According to a study released by the Consumer Federation of America, the typical person has around $2,000 of unexpected expenses in an average year.
Here’s more: “The ability of Americans to cover unexpected expenses, such as a car repair or emergency dental visit, greatly depends on their having an emergency savings fund,” said Stephen Brobeck, CFA’s Executive Director. “Those with a fund are highly likely to be able to afford these expenditures. And they will be less dependent on high-cost credit, such as payday loans or even credit cards, to bail themselves out,” he added.
What are unexpected expenses?
- The car breaks down.
- The plumbing stops up.
- You decide to surprise your partner with a weekend get-a-way.
- A visit to the emergency room requires a hefty deductible.
- Your hard drive crashes and the Geek On Call renders it useless.
- A mole starts to wreck havoc on your lawn and an exterminator is needed.
- The roof springs a leak.
- You come up short at tax time.
You get the idea. The writer at No Credit Needed polled his readers on how much they had in their short term savings and many of the comments included money set aside in an emergency fund to cover these types of expenses. But here’s another interesting stat: 20% of his respondents had less than $1000 set aside. Do the math… and those people likely will have to put some unexpected expense on a credit card.
All the experts suggest that we allow for the unexpected. Gayle Rose Martinez at the University of Wisconsin writes:
No matter how much we plan, life has its own agenda. An unexpected expense can create havoc with any spending plan. The best way to deal with the unpredictability of life is to have layers of protection. In our spending plans this can happen by developing categories of savings that will build up over time.
These categories would be for expenses we know could happen in the future, but there is no time frame attached to them. These categories could be labeled car repair, house repairs, yard expenses, medical expenses, emergency expenses. Then you will be ready when the unexpected pops up. Over time, $20 or $50 a month will add up and create a layer of protection for you when life brings an unexpected expense.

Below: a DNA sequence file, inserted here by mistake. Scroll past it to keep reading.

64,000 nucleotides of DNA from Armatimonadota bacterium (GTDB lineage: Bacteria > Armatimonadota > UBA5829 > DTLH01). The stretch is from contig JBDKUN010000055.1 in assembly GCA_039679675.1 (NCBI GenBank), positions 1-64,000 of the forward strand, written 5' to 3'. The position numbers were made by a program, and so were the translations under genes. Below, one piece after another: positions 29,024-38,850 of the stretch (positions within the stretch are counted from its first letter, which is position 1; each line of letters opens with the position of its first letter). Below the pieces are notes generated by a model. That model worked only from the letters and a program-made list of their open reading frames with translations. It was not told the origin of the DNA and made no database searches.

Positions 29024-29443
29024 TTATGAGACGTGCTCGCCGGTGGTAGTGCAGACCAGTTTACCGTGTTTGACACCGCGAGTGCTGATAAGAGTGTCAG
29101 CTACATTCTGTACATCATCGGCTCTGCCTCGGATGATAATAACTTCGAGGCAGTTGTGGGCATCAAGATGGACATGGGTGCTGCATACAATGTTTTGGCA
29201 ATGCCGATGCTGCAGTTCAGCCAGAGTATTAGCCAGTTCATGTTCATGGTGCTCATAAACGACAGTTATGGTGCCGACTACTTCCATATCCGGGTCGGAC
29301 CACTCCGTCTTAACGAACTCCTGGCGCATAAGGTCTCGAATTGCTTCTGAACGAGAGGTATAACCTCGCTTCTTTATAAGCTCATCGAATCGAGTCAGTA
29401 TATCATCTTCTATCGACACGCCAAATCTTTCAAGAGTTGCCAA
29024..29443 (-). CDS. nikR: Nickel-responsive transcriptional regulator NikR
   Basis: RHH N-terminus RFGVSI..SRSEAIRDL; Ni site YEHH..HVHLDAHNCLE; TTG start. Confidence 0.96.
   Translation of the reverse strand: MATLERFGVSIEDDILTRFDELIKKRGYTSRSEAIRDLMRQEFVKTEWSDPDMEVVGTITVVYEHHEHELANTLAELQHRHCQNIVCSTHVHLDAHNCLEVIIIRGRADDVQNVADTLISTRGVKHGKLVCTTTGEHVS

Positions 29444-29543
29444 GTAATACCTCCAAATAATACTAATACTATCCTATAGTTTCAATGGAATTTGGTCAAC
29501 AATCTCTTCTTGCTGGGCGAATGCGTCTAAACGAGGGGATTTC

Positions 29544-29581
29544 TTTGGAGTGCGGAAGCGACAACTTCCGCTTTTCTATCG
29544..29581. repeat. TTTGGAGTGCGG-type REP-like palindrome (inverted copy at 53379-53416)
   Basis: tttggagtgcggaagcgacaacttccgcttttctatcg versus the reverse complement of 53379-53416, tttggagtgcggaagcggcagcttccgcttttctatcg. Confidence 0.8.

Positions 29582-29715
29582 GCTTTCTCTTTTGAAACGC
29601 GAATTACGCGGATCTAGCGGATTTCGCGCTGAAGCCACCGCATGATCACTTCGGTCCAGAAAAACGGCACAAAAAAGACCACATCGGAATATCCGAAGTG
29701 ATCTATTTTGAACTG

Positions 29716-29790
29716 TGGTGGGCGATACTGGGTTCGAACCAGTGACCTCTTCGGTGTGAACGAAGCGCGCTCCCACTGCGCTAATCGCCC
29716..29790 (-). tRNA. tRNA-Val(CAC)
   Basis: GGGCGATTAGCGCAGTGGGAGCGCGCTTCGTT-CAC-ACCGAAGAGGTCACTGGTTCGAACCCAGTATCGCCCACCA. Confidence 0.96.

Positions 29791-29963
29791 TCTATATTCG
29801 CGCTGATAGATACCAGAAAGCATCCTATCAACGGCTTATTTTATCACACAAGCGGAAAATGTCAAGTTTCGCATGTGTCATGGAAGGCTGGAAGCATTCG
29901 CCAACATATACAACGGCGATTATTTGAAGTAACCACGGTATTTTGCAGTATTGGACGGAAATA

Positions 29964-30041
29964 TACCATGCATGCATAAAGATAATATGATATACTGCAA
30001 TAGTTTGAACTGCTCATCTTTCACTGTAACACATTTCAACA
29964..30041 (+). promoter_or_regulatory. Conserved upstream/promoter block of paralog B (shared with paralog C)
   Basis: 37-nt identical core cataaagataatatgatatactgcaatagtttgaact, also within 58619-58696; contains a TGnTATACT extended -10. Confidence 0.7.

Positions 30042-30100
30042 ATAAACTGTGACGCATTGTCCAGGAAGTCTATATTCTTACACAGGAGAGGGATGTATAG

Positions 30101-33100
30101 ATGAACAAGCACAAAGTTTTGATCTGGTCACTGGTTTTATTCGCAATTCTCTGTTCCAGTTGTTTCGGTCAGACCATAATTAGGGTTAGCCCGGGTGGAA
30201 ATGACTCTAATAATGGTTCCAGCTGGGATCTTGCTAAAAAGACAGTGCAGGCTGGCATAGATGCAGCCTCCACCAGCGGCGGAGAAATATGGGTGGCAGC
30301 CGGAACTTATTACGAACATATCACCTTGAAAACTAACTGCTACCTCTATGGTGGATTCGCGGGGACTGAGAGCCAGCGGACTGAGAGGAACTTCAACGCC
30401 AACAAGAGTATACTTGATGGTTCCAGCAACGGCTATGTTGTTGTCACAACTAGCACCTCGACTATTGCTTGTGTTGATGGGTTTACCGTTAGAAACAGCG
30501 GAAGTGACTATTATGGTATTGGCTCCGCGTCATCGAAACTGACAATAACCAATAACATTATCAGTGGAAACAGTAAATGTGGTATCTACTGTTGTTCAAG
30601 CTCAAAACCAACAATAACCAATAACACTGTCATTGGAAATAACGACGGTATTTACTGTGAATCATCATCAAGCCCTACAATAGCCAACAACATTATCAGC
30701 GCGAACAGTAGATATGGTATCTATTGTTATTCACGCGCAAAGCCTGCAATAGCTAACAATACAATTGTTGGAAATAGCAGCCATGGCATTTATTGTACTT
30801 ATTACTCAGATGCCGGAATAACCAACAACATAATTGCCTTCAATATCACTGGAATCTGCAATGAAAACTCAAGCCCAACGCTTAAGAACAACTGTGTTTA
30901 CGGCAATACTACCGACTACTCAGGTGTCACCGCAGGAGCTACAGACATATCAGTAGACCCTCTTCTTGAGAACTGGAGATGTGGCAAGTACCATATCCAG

So how do you get started? The Digerati Life has 5 Different Ways To Build An Emergency Fund. He lists the different faces of emergency funds, rates these different sources of cash and writes:
The emergency fund is there to ensure that you have a liquid cash source when you need it most and if you can make sure it exists for you at all times, then you’re in fine shape, regardless of how you define an emergency.
The writer at ZenHabits provides a list with 21 Strategies for Creating an Emergency Fund. He offers some practical steps to get people started and writes:
If you have trouble saving, it’s not enough to tell you how important it is to have an emergency fund. You need some strategies for doing it.
And finally, my favorite guy, Trent at The Simple Dollar with his dollar-a-day approach. He writes:
Can you spare $1 a day? Then you can get started with an emergency fund. With just $1 a day, you can have an emergency fund of almost $400 by the end of the year and thus reach the $1,000 mark in about two and a half years.
So what are some of your unexpected expenses and how have you covered them? How much is in your emergency fund and how did it get there? Love to hear your thoughts below.
Nina blogs about money over at Queercents.